Editor’s Note: This article is the third and final of a three-part series — “Growing Up Black in Hopkins County” — The Messenger is running to look at the issue of racial injustice and discrimination in America from the perspective of four black Hopkins County residents.
With national protests spurring an important conversation about race and privilege, some local leaders in the black community of Hopkins County have reflected back on challenging experiences in their pasts, while discussing their hopes for a brighter future.
A Look Back
“I grew up in a time when there were separate water fountains. There were businesses I couldn’t go in,” Rev. Marvin Hightower, a pastor at the Word of Faith Christian Center Church, said. “Or we could go in and order, but we had to leave. We couldn’t sit down and eat.”
Hightower’s early years were set in the 1950s when racial segregation was still the status quo across America. For the first four years of schooling, he attended Branch Street School, an all-black elementary school in Madisonville at the time. When integration was implemented in Hopkins County, Hightower attended Waddill Elementary.
The transition was pretty smooth, according to Hightower. Children didn’t typically care about skin color the way their parents might have, he said.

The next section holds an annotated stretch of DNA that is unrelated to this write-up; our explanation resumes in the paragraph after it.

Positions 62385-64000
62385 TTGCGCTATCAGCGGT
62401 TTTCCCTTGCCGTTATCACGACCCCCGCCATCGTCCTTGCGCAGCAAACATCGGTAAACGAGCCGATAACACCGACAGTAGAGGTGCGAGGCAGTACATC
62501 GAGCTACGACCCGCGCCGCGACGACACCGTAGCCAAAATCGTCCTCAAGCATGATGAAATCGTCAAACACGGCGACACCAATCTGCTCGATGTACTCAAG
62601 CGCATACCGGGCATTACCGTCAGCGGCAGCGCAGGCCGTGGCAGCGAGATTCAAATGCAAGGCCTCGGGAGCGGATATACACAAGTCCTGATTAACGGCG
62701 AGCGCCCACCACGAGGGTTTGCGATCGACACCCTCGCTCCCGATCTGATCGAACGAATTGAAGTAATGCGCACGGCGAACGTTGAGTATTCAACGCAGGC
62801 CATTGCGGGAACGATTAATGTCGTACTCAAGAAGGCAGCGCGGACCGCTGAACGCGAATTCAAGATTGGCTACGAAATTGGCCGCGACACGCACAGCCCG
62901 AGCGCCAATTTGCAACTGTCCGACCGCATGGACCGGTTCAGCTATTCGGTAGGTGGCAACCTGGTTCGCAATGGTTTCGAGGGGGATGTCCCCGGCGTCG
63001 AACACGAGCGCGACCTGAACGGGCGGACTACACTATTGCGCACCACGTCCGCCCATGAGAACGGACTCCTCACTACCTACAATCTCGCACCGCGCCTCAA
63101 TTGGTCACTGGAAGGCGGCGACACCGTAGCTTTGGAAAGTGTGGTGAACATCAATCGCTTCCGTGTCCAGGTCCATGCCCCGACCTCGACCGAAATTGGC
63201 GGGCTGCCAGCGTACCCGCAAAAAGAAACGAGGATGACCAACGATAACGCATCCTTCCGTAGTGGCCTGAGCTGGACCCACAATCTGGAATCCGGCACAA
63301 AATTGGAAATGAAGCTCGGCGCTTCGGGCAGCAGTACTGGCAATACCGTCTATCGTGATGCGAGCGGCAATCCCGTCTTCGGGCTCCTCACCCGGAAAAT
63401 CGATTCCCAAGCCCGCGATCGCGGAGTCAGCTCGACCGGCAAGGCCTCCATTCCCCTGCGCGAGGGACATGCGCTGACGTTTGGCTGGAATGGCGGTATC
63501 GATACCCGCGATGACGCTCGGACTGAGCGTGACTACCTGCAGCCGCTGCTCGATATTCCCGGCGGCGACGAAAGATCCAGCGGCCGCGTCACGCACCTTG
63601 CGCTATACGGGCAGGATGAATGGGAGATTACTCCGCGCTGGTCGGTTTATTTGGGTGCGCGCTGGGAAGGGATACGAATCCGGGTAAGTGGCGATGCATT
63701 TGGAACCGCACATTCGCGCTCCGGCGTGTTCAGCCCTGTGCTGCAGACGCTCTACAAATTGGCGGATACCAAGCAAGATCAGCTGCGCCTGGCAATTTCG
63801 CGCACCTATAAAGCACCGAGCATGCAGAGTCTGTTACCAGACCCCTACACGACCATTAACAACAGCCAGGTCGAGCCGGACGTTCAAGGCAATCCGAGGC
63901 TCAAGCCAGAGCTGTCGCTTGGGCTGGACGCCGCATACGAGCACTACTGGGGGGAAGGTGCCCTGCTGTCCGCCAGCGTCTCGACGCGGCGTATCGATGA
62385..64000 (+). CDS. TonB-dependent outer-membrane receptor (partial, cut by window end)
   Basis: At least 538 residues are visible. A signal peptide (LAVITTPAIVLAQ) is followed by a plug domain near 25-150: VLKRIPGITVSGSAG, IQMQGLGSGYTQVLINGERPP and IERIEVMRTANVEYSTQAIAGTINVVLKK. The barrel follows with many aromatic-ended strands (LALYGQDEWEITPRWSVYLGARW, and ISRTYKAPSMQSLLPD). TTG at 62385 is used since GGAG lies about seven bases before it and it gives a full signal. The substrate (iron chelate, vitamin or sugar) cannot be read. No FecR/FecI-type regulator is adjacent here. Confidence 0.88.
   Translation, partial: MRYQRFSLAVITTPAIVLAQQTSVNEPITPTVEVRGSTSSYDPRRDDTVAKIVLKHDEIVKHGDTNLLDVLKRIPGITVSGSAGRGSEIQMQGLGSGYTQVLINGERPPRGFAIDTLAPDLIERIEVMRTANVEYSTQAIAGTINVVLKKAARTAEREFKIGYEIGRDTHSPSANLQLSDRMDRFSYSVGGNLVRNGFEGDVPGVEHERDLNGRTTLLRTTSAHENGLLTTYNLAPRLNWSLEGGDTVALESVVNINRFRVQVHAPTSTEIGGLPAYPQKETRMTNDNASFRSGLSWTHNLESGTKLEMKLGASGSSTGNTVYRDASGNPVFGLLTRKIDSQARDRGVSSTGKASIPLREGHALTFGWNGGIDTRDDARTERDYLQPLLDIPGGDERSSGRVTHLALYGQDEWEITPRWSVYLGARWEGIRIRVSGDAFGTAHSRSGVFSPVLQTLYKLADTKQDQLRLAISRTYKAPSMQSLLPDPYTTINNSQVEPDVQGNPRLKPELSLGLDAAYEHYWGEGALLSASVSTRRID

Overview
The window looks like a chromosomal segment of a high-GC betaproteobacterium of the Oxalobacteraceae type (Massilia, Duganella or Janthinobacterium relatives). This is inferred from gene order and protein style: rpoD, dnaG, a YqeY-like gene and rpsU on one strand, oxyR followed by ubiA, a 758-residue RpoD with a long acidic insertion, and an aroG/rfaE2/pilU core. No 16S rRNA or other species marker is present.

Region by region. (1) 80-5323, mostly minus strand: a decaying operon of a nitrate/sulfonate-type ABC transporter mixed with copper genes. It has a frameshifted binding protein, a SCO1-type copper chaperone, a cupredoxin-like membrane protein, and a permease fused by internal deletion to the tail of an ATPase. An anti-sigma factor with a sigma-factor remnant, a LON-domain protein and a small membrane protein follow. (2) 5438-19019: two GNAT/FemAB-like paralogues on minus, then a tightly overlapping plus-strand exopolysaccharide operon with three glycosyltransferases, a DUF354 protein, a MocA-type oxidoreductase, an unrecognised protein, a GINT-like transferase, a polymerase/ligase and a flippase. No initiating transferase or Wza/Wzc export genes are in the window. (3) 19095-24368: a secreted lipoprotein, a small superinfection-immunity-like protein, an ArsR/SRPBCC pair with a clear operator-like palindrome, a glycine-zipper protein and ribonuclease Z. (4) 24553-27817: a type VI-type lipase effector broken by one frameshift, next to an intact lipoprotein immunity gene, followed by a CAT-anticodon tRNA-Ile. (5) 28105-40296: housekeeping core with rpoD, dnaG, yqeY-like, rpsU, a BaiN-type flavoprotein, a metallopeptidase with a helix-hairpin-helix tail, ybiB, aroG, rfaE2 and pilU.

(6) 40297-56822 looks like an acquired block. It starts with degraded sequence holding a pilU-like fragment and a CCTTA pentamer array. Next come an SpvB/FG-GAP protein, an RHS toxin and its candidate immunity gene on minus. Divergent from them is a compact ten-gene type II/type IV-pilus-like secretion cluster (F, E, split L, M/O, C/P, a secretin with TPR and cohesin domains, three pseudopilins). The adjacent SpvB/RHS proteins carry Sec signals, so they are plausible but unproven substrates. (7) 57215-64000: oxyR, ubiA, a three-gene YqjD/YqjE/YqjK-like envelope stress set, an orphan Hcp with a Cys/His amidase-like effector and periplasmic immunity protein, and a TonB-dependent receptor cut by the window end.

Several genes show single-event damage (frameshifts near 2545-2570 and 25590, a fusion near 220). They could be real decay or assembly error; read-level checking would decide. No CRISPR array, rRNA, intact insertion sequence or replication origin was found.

“When we did integrate, there was apprehension. But we mostly got along with the white kids,” Hightower said.
Though he was no longer separated from the white population, Hightower said he still struggled to receive fair treatment because of his race.
As a young adult in the 1970s, he earned a position at a local phone company. It was considered a favorable position at the time and several of his white coworkers targeted him because of his advancement.
“They let it be known that they felt like I got the job because of Affirmative Action, that I really didn’t deserve it,” Hightower said.
Racial slurs were used in casual conversation behind his back at the workplace, even by coworkers he had considered friends.
But instances of racism committed by his peers never shocked him. For Hightower, the surprise came when that behavior wasn’t blatant.
According to Hightower, he — like many people of color — came to expect “certain attitudes and certain behavior.” They could only hope that such biased language or behavior wasn’t so overt that it would hinder their career or worse.
“We just knew that there was unwritten things of how you acted,” Hightower said. “How you had to be careful around certain situations.”
For Hopkins County Circuit Court Clerk Tayna Bowman, growing up in Mortons Gap afforded her the opportunity to be friends with both black and white kids.
Bowman briefly attended South Hopkins before her family moved to Owensboro. Her time at Apollo High School was one of her first experiences of explicit racism.
Bowman said she experienced racism in the form of slurs, mockery of her facial features, and intruding demands to touch her hair.
“This was torment every day, which made me really, really bitter,” she said.